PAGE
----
The Retro Caravan Club were also attending the festival. Members of the RCC have the most beautiful teardrop-shaped attachment caravans that I’ve ever seen. Up until seeing these, the word ‘caravan’ only created thoughts of boring holidays in the countryside and a lack of space, but these truly vintage caravans just looked so quaint and delicate. Again, I’m not going to pretend that I know anything in the world of automotives, caravans included, so my interest was purely aesthetic, but I could just see myself touring the fields of Cornwall in one of these cute little homes (although I’d much prefer a VW Camper Van for this, really!)

 

As we walked further through the showground, past rows and rows of caravans and camper vans, classic cars, vintage forces vehicles such as tanks and even a classic London double decker bus, the buzz of a fairground became apparent. From the harsh chimings of the carosel to the whirring of the helter skelter, the atmosphere changed as though crossing a line, as the admiration of vintage vehicles faded into a nostalgic child-like quest for fun. The carosel was the highlight for me in particular. From being six months old, my family have always took annual summer holidays to Cornwall. For as long as I could remember, we would stop off in the little fishing town of Looe, and in one of the main carparks there stood a giant Victorian-style carosel, or ginny horses. I would insist of having a ride on it as we passed it walking to the harbour, and once again on the way back to the car. My mum even has a video of me on it when I was about three years old; I’d fallen down some really steep concrete steps and badly hurt my leg – it was all bandaged up beyond belief, but I still insisted on my ginny horse ride! Now I’m older, I’m a fan of whiteknuckle rides – rollercoasters and towers that throw you up in the air at immense speed – but the carosel still holds a dear spot in my heart. Because the festival goes on late into the night, once darkness hits, the fairground becomes a sea of neon lights and the atmosphere is absolutely electric. It happens to be right next to one of the performance tents, The Black Hangar rock ‘n’ roll stage. Complete with dancefloor and live rockabilly music, the performers go on through the night right next door to the fairground. The melodic jives tunes mixed with nostalgic fun creates the most amazingly giddy atmosphere.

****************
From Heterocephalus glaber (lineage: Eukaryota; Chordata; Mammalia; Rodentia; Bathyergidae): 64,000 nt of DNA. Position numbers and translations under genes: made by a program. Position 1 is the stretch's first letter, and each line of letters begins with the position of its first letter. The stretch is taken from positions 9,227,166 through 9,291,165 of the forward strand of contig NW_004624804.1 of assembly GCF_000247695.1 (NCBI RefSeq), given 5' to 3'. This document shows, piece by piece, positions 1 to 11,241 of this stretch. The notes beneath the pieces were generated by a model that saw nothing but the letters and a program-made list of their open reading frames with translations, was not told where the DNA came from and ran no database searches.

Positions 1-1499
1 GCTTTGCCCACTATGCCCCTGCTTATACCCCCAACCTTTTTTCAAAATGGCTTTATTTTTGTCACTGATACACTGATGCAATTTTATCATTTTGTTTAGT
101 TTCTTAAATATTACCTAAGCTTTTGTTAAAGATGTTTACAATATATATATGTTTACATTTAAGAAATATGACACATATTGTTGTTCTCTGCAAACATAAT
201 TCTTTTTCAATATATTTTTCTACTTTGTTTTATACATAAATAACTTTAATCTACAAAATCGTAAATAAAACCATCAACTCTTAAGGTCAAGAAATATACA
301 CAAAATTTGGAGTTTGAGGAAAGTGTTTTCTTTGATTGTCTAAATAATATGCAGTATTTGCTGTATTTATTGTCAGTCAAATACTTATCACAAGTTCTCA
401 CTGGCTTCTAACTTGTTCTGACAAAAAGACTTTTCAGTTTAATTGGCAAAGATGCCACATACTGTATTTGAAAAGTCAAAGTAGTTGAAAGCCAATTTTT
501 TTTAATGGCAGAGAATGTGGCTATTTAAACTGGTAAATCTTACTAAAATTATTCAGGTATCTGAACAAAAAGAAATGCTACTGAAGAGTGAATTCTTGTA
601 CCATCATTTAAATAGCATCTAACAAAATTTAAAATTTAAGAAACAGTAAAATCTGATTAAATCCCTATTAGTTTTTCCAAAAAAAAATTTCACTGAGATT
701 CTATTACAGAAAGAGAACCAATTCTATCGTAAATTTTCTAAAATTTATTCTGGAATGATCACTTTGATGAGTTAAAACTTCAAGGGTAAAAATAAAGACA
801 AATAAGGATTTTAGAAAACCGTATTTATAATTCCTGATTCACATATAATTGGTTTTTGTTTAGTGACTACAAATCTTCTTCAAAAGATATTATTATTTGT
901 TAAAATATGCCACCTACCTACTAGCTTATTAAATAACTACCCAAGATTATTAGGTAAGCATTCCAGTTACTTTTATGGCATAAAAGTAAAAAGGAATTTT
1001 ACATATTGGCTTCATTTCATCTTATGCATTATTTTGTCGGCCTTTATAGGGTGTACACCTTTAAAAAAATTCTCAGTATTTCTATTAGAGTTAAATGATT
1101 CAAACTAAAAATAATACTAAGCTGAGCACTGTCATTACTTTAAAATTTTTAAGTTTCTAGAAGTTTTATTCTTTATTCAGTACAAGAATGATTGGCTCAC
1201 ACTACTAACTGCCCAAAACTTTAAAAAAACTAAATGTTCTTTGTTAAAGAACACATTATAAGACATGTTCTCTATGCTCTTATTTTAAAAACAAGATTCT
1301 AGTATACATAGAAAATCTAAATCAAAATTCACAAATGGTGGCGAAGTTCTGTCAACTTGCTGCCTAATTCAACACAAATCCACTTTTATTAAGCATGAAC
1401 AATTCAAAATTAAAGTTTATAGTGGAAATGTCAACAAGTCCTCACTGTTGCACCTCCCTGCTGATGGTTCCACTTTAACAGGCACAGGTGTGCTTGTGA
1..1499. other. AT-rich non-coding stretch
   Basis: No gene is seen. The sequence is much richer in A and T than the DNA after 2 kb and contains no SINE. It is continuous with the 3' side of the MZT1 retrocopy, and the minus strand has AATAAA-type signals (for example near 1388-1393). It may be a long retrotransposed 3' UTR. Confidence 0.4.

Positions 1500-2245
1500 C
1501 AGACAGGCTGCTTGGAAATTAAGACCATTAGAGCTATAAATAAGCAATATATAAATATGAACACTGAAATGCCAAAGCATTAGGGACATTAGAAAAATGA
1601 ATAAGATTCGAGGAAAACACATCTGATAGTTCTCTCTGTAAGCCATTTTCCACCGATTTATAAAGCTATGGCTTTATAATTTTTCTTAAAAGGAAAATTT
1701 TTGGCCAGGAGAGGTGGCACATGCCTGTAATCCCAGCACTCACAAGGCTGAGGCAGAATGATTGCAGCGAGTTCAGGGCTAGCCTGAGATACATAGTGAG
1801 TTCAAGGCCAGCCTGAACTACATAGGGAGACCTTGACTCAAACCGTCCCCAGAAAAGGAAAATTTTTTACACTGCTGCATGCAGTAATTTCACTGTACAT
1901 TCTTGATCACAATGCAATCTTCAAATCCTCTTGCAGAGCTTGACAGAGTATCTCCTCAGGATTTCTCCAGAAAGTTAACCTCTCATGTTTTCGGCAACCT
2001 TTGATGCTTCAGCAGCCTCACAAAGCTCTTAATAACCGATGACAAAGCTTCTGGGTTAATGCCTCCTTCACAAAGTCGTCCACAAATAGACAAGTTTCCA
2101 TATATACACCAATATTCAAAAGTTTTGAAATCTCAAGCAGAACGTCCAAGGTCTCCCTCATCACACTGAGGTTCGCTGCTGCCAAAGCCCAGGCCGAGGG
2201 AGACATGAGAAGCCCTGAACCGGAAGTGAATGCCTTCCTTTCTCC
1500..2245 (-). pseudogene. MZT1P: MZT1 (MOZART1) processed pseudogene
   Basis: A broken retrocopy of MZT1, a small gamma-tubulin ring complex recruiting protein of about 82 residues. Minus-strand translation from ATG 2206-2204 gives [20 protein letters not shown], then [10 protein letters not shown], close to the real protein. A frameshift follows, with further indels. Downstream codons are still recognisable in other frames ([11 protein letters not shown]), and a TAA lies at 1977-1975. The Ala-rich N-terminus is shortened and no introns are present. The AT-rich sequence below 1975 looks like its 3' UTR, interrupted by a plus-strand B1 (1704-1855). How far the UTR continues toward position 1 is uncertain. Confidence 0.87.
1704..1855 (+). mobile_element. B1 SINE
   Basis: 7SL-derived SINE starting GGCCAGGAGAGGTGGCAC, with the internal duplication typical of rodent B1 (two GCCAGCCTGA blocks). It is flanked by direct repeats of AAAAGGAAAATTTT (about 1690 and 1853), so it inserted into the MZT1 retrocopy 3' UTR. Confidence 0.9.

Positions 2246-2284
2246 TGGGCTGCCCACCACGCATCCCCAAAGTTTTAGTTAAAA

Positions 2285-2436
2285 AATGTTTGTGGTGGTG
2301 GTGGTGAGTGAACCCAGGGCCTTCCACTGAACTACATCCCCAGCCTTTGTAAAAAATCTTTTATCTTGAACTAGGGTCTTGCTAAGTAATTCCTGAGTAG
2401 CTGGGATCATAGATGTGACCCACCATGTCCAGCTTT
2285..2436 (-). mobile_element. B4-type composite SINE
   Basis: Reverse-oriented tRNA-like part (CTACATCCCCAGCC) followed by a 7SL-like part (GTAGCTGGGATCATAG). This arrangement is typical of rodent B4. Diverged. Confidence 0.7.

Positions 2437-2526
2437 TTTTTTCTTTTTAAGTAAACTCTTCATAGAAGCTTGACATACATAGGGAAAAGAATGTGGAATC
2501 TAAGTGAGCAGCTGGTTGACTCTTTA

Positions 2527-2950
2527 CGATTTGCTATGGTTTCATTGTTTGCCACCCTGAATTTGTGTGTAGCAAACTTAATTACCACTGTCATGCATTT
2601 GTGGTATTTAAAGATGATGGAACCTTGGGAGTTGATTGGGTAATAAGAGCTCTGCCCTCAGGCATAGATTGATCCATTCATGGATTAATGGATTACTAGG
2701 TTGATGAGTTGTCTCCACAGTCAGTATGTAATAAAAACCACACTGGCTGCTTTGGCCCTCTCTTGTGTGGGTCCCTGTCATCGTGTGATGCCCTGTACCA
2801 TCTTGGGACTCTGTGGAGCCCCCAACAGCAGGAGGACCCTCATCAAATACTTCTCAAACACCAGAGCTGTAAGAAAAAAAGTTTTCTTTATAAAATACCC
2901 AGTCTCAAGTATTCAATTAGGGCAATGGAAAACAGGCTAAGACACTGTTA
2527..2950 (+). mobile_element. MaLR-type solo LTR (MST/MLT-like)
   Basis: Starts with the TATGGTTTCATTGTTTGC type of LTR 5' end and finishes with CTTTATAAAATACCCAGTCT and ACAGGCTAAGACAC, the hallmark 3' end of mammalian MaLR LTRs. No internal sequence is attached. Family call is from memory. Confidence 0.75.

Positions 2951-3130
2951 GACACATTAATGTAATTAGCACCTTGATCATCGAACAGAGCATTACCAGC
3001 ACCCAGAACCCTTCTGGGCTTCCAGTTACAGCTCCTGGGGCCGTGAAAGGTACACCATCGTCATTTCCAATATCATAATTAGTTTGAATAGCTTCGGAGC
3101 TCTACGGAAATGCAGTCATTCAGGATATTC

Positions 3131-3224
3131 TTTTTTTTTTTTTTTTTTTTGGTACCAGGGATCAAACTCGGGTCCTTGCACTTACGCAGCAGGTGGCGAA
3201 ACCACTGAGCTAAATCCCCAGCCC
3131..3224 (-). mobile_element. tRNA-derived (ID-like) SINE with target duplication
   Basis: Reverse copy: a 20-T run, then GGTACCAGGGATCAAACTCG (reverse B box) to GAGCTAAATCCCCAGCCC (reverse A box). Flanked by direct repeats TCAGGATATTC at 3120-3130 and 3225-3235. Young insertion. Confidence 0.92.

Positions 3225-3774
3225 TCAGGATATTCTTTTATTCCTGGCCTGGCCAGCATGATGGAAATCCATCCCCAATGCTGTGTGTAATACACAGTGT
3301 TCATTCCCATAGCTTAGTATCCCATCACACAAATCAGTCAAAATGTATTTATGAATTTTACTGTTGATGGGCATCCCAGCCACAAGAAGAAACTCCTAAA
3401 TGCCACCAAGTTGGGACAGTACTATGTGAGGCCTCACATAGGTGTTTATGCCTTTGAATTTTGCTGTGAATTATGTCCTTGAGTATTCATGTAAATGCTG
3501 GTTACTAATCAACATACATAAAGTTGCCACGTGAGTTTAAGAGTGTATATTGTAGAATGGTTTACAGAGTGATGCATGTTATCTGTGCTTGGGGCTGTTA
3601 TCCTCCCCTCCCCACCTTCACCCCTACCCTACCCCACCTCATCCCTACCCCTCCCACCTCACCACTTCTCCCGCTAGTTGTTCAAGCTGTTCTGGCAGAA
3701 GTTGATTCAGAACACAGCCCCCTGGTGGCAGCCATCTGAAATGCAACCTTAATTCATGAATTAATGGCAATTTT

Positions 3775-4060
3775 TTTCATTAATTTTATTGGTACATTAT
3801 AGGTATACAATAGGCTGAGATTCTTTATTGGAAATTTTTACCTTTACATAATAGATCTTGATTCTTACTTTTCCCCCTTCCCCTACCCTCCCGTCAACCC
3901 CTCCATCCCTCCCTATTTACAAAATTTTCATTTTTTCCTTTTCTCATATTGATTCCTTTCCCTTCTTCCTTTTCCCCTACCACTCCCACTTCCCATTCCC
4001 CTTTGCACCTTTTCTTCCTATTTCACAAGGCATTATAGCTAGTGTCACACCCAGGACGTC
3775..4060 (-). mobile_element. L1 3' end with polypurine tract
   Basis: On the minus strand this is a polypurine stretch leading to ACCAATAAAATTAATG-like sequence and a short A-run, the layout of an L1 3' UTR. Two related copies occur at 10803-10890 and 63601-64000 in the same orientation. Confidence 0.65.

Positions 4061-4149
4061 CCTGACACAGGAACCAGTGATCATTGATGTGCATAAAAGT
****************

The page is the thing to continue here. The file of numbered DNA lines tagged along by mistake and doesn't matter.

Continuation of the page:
Rows and rows of white box tents contain copious stalls selling varies clothing, home decor and vehicle parts. My favourite happens to be a cute little stall ran by the most delightful couple called Isobel’s Retro and Vintage. Here you can find all the classic pin up and vintage reproduction brands, including but not limited to, Collectif, Hell Bunny, Banned and Dancing Dames. I purchased an amazing Hell Bunny circle dress with an adorable nautical pattern containing lighthouses and beach huts, and paired it with a navy blue petticoat. I bought it on the first day of the festival and wore it on the second; it has such a lovely fit, I feel fabulous in it. I teamed it with a nautical-style cardigan, also from Hell Bunny, that I had purchased from Isobel a few weeks earlier. I was also extremely pleased to see Guns ‘N’ Posies attending the festival. They are an independent brand who sell handmade home accessories and jewellery featuring classic designs such as flamingos, tiki masks and cherries. So much hard work and effort goes into every single one of their pieces, which is amazing, but what is more amazing is how much love and passion goes into their products too. They really care about what they are creating and about their customers. I had had my eye on one of their custom made lanterns for a long time; they take old jam jars and mason jars and create stunning hand-drawn designs on them, add decorations around the edgings and fill them with fairy lights. They also make an adorable polymer flamingo necklace, but I’ve saved that for another day! I would highly recommend checking them out if you are after quirky, kitsch jewellery or home decor.